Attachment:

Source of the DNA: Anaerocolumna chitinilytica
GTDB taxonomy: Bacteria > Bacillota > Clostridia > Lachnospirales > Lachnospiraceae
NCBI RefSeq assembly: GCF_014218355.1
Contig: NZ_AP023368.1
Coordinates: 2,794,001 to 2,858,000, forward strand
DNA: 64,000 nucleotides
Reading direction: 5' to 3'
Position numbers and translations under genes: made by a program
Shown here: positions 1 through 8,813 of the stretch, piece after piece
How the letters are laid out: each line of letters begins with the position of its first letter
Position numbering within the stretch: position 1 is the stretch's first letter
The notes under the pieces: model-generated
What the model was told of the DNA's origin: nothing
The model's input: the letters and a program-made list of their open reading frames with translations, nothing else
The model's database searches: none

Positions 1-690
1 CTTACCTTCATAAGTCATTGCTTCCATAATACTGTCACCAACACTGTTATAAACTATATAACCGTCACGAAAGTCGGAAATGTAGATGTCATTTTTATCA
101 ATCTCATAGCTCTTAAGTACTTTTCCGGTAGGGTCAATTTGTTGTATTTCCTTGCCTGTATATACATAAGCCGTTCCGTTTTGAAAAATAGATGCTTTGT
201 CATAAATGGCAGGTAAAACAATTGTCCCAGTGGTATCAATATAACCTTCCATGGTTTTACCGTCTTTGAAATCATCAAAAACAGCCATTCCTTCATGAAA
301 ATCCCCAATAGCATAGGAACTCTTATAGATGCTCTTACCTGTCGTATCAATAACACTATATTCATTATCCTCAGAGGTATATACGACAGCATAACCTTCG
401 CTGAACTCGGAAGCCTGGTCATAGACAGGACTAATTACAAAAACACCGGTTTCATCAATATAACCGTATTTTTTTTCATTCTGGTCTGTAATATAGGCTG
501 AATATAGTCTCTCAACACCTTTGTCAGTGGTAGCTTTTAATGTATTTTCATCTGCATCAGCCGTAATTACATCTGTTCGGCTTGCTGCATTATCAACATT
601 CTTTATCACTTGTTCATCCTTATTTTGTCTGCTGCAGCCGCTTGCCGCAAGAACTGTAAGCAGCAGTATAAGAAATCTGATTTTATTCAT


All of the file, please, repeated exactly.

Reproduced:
Source of the DNA: Anaerocolumna chitinilytica
GTDB taxonomy: Bacteria > Bacillota > Clostridia > Lachnospirales > Lachnospiraceae
NCBI RefSeq assembly: GCF_014218355.1
Contig: NZ_AP023368.1
Coordinates: 2,794,001 to 2,858,000, forward strand
DNA: 64,000 nucleotides
Reading direction: 5' to 3'
Position numbers and translations under genes: made by a program
Shown here: positions 1 through 8,813 of the stretch, piece after piece
How the letters are laid out: each line of letters begins with the position of its first letter
Position numbering within the stretch: position 1 is the stretch's first letter
The notes under the pieces: model-generated
What the model was told of the DNA's origin: nothing
The model's input: the letters and a program-made list of their open reading frames with translations, nothing else
The model's database searches: none

Positions 1-690
1 CTTACCTTCATAAGTCATTGCTTCCATAATACTGTCACCAACACTGTTATAAACTATATAACCGTCACGAAAGTCGGAAATGTAGATGTCATTTTTATCA
101 ATCTCATAGCTCTTAAGTACTTTTCCGGTAGGGTCAATTTGTTGTATTTCCTTGCCTGTATATACATAAGCCGTTCCGTTTTGAAAAATAGATGCTTTGT
201 CATAAATGGCAGGTAAAACAATTGTCCCAGTGGTATCAATATAACCTTCCATGGTTTTACCGTCTTTGAAATCATCAAAAACAGCCATTCCTTCATGAAA
301 ATCCCCAATAGCATAGGAACTCTTATAGATGCTCTTACCTGTCGTATCAATAACACTATATTCATTATCCTCAGAGGTATATACGACAGCATAACCTTCG
401 CTGAACTCGGAAGCCTGGTCATAGACAGGACTAATTACAAAAACACCGGTTTCATCAATATAACCGTATTTTTTTTCATTCTGGTCTGTAATATAGGCTG
501 AATATAGTCTCTCAACACCTTTGTCAGTGGTAGCTTTTAATGTATTTTCATCTGCATCAGCCGTAATTACATCTGTTCGGCTTGCTGCATTATCAACATT
601 CTTTATCACTTGTTCATCCTTATTTTGTCTGCTGCAGCCGCTTGCCGCAAGAACTGTAAGCAGCAGTATAAGAAATCTGATTTTATTCAT